duced more problems than solutions.
For corporate corn interests like ADM and Cargill, the principal advantage..
In “The Processing Plant,” Pollan attempts to track down what happens to the corn that is not sent to the feedlot. Much of it ends up in processing plants. Pollan distinguishes between a traditional mill, which grinds corn into flour to produce tortillas, and wet mills, which rely on a great deal of water, energy derived from fossil fuels, and steel tanks. These wet mills are like an artificial digestive system that breaks corn down into its molecular parts so it can be used to produce, among many other things, high-fructose corn syrup. Pollan explains that once corn is broken down
In “The Consumer,” Pollan explains the contribution that corn and its derivative products have had on America’s health. Although America is currently facing what the surgeon general calls an “obesity epidemic,” Pollan explains that the current state of emergency has a public health predecessor in alcohol. He explains that in the 1820s, most Americans drank corn whiskey throughout the day, causing America to become known as a “republic of alcohol.” At the time, there was an abundance of cheap corn, so it was only natural that people began to turn it into liquor “The Meal” concludes the first part of The Omnivore’s Dilemma, in which Pollan attempts to trace what he calls the industrial food chain. Having discovered how ubiquitous corn has become in America, Pollan acknowledges that he could have eaten almost any meal to finish his investigation. However, he ultimately chose to take his wife and son out to McDonald’s, where they each ordered individual meals. Although his wife objects to wasting a meal by eating fast food, Pollan’s son quickly shares that McDonald’s now serves salads. Pollan’s son is fulfilling a marketing.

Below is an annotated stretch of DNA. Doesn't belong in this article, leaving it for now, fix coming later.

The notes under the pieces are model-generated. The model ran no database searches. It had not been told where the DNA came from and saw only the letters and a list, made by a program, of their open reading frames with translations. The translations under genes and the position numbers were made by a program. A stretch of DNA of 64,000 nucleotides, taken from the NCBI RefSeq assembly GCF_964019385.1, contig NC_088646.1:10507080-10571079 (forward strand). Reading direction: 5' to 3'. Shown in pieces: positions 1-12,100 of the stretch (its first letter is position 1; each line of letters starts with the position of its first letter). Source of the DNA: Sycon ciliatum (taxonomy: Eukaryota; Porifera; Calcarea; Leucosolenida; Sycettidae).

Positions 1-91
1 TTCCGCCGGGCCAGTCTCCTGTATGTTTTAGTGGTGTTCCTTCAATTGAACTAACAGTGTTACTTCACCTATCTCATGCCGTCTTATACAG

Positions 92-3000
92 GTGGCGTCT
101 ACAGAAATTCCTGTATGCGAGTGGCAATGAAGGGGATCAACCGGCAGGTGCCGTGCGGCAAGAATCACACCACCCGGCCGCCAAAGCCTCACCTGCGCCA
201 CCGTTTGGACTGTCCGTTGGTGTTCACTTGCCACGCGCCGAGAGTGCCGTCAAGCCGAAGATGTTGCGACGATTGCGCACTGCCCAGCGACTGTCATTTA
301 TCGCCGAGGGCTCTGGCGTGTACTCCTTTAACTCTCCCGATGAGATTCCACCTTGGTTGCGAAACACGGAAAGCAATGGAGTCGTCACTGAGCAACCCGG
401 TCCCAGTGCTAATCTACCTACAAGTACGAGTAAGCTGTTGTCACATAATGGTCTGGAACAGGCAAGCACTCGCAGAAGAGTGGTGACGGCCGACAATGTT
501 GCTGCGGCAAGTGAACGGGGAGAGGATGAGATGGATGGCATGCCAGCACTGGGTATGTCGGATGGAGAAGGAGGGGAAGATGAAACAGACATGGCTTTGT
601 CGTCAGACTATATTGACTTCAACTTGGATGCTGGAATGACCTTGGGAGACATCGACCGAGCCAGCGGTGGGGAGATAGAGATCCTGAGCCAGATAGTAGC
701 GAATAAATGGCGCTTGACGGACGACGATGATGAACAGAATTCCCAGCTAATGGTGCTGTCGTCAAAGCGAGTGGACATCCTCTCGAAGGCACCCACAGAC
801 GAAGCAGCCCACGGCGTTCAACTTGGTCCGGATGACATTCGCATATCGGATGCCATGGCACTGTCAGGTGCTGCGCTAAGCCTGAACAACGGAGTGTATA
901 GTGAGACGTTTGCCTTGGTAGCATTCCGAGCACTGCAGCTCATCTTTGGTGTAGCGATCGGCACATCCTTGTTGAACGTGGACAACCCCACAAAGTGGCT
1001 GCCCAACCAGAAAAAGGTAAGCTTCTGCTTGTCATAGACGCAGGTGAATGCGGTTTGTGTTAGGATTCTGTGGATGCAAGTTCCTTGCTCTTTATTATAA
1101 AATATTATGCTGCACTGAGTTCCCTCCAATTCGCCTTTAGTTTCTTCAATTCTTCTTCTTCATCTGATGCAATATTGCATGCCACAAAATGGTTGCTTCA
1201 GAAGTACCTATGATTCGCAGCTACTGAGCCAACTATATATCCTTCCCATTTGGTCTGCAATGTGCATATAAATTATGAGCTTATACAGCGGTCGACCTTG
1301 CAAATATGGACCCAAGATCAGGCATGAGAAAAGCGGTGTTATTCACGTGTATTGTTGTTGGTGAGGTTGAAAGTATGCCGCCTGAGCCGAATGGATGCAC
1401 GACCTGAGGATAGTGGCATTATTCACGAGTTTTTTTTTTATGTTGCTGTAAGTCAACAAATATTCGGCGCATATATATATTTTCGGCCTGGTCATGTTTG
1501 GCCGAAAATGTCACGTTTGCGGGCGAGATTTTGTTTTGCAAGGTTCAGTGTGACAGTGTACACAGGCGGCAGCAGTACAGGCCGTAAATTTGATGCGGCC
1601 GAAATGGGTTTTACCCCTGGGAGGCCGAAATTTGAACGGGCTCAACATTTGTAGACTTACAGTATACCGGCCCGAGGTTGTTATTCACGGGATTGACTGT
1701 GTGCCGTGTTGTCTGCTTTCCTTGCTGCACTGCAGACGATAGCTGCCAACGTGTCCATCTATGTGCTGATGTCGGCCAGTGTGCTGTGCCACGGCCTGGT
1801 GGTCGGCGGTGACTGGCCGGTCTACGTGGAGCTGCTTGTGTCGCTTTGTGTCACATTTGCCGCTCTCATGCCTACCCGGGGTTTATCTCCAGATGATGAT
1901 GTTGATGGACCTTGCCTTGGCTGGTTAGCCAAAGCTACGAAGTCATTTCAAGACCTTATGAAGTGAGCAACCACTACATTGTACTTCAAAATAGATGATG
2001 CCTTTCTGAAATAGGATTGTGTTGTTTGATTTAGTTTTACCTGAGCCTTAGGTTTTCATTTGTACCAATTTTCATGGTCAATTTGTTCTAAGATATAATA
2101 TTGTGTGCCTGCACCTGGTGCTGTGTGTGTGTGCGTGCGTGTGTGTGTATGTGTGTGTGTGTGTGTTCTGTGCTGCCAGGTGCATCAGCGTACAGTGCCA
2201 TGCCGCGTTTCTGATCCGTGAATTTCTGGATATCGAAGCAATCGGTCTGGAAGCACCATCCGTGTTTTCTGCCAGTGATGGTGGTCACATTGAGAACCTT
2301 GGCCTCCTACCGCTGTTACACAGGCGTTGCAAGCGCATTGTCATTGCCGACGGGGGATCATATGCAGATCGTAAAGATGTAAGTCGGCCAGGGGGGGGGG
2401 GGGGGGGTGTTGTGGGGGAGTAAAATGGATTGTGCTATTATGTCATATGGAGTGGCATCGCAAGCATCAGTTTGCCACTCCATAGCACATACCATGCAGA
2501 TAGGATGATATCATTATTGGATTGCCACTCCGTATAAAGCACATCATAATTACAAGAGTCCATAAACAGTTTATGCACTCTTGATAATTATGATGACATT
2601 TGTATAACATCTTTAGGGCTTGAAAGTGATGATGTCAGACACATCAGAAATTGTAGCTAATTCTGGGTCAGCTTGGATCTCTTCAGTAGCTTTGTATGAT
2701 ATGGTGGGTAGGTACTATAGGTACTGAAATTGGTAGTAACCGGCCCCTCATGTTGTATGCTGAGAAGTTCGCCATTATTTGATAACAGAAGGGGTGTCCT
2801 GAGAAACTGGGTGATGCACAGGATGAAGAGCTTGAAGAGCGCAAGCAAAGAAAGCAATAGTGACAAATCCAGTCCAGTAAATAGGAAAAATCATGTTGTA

In “All Flesh Is Grass,” Michael Pollan moves on from his investigation of America’s industrial food chain and looks into alternative models...
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